People/Biz

Viewpoint: Whistle’s Joe Caporoso on crafting content in challenging times

Whistle is a New York-headquartered entertainment media brand that blends proprietary data-driven insights and showcases its in-house production capabilities through original programming across multiple passion points. Joe Caporoso (pictured) is the SVP ...
April 7, 2020

Whistle is a New York-headquartered entertainment media brand that blends proprietary data-driven insights and showcases its in-house production capabilities through original programming across multiple passion points. Joe Caporoso (pictured) is the SVP of content and brand platforms at Whistle.

Media companies are adjusting to a new, extended reality of remote work. In support of the social distancing measures facing our country, producers, editors and programmers are now stationed from their homes. Major events, particularly in the world of sports like the 2020 Olympics, are paused for the foreseeable future. It is imperative that companies adjust their strategy and move quickly to utilize their workforce despite the obstacles being presented by the current situation. At Whistle, our team has initially mobilized in three different ways to keep our platforms populated and tell the stories we are passionate about.

  1. Execute and Extend: Whistle is fortunate to be a couple of months ahead in our productions, meaning much of our planned upcoming content is already awaiting post production. We focus on mostly evergreen storytelling, an area that is likely to become an increased focus for certain media companies who previously primarily built reactive content to rolling sporting or cultural events. Our team ensured our content was backed up and accessible remotely in late February and is now positioned to edit from their home stations, while coordinating with our programming team to stretch out what is already shot. A weekly show may now become every other week on certain platforms to help make six new episodes last twelve weeks instead of six.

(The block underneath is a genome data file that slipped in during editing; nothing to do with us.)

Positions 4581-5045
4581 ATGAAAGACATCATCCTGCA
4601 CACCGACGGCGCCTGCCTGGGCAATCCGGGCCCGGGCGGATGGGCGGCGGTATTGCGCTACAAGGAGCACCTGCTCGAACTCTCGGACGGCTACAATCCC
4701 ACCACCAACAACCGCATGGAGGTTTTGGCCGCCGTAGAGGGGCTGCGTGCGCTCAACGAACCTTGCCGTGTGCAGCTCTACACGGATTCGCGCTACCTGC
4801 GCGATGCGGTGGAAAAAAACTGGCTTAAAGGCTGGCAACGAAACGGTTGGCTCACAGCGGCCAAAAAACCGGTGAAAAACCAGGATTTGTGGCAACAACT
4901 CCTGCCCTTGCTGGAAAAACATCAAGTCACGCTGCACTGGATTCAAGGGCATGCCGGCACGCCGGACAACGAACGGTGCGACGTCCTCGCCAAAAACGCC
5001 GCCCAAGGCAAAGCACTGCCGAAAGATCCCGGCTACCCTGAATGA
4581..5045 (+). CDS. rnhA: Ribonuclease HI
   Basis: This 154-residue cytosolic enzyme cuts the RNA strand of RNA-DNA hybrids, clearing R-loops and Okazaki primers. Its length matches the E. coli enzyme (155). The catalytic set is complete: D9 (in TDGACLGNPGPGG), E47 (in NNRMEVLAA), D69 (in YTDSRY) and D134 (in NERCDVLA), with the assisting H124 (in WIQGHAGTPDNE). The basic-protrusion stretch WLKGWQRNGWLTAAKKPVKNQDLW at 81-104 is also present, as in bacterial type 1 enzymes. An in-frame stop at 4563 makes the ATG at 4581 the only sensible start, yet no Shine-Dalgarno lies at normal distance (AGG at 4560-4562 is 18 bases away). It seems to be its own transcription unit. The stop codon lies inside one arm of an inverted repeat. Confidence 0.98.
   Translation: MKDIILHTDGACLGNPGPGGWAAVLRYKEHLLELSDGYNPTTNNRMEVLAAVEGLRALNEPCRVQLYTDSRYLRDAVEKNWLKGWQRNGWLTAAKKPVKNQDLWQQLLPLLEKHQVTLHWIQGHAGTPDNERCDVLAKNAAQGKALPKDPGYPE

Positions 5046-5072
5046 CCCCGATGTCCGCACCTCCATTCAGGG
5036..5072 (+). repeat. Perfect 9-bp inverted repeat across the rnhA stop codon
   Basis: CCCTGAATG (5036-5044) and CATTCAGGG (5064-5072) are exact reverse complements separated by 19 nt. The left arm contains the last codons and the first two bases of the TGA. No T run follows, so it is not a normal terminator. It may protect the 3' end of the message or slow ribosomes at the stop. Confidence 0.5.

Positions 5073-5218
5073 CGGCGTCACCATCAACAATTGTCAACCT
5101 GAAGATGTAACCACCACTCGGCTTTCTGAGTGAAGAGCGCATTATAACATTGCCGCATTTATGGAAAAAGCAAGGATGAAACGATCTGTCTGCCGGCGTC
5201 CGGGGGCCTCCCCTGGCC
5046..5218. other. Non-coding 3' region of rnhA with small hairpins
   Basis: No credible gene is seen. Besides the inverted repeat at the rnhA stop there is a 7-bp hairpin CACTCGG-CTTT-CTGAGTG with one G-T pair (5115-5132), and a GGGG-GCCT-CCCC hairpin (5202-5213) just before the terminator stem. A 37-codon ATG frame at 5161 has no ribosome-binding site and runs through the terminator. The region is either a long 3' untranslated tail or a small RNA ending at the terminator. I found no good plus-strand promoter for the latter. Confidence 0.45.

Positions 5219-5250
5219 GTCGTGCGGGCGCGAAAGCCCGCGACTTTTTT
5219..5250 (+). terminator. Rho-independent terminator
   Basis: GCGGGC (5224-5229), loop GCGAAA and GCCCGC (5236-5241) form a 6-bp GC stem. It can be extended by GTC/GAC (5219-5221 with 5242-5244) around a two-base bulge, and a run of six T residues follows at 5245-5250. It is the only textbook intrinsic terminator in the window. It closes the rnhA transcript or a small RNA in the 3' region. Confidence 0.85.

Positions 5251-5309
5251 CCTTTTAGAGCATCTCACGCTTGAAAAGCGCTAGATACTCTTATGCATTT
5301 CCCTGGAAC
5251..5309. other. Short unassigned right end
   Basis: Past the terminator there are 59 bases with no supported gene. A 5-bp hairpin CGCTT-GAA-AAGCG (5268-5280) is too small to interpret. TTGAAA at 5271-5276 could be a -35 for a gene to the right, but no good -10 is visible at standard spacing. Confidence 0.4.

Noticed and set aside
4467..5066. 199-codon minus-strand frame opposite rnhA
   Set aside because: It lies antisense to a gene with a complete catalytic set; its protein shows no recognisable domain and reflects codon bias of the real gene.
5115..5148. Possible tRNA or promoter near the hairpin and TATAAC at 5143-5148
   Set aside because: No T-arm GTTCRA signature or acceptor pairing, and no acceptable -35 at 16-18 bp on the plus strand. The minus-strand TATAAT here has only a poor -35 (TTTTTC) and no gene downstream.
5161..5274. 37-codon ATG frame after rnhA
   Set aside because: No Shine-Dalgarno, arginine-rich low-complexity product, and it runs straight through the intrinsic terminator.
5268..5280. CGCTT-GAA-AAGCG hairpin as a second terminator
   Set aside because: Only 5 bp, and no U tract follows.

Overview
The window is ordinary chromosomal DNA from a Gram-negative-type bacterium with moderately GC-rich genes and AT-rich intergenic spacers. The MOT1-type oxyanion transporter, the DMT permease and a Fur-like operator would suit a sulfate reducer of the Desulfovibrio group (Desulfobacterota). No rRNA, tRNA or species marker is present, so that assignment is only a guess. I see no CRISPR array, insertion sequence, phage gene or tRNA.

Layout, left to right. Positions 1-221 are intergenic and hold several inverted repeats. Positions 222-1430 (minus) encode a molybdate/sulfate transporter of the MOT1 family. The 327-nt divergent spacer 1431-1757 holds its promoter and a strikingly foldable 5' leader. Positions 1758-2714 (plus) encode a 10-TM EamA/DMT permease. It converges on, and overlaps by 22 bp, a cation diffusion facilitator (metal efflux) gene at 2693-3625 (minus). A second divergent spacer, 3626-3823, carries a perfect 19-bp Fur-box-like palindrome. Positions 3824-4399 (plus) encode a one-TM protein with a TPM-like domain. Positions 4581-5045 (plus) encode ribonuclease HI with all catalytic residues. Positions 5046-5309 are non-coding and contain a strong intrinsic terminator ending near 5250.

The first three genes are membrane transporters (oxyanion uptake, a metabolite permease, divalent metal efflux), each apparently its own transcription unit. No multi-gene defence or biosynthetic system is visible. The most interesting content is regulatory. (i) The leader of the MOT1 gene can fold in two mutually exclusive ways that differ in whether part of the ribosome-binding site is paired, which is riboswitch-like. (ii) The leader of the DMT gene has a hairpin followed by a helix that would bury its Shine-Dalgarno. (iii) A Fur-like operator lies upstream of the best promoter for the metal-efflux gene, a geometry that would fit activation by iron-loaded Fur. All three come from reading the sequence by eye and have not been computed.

1. Adapt and Produce: Production is not going to stop on most, if not all of our ongoing franchises. Outside of planning for the back half of the year, which has limited viability with so much current uncertainty, our producers are mobilizing on how to remotely execute the series we regularly shoot. For example, “No Days Off” is a short-form docuseries on prodigy athletes and what their lives are like. These stories can still be told. We are sending production guides and necessary equipment to families so they can tell their stories of how they are handling the situation and can send it back to our editing team to polish up in post production. For something like “Exploring eSports,” rather than following gamers to their events, we will have them stream on our platforms and show how they are still connecting with their teams, competing and keeping their skills sharp.
  1. Engage and Curate: User-generated content has always been a big part of what Whistle and many other media companies publish. There is a flood of it right now with so many people at home, both around necessary public service announcements like the #SafeHands challenge and more casual ways to pass the time like the #HouseHoopsChallenge. Companies should participate, curate, and engage wherever they can and also look for unique ways to package these videos, which Whistle will be doing with a new, remotely-hosted clip show. Also, other formats such as TXT stories and video snippets of podcasts that don’t require on-site production should see increased usage. Social programmers should have no shortage of content to post on their various feeds if they stay active with their outreach and creative with their packaging.

Disruption is inevitable to the media industry but companies must find a way to adapt. With an all hands on deck mentality and outside-the-box thinking from every part of the production process, storytelling can continue to move forward as a source of entertainment and needed distraction during these trying times.

About The Author
Barry Walsh is editor and content director for realscreen, and has served as editor of the publication since 2009. With a career in entertainment media that spans two decades, prior to realscreen, he held the associate editor post for now defunct sister publication Boards, which focused on the advertising and commercial production industries. Before Boards, he served as editor of Canadian Music Network, a weekly music industry trade, and as music editor for HMV.com. As content director, he also oversees the development of content for the brand's market-leading events, the Realscreen Summit and Realscreen West, as well as new content initiatives.

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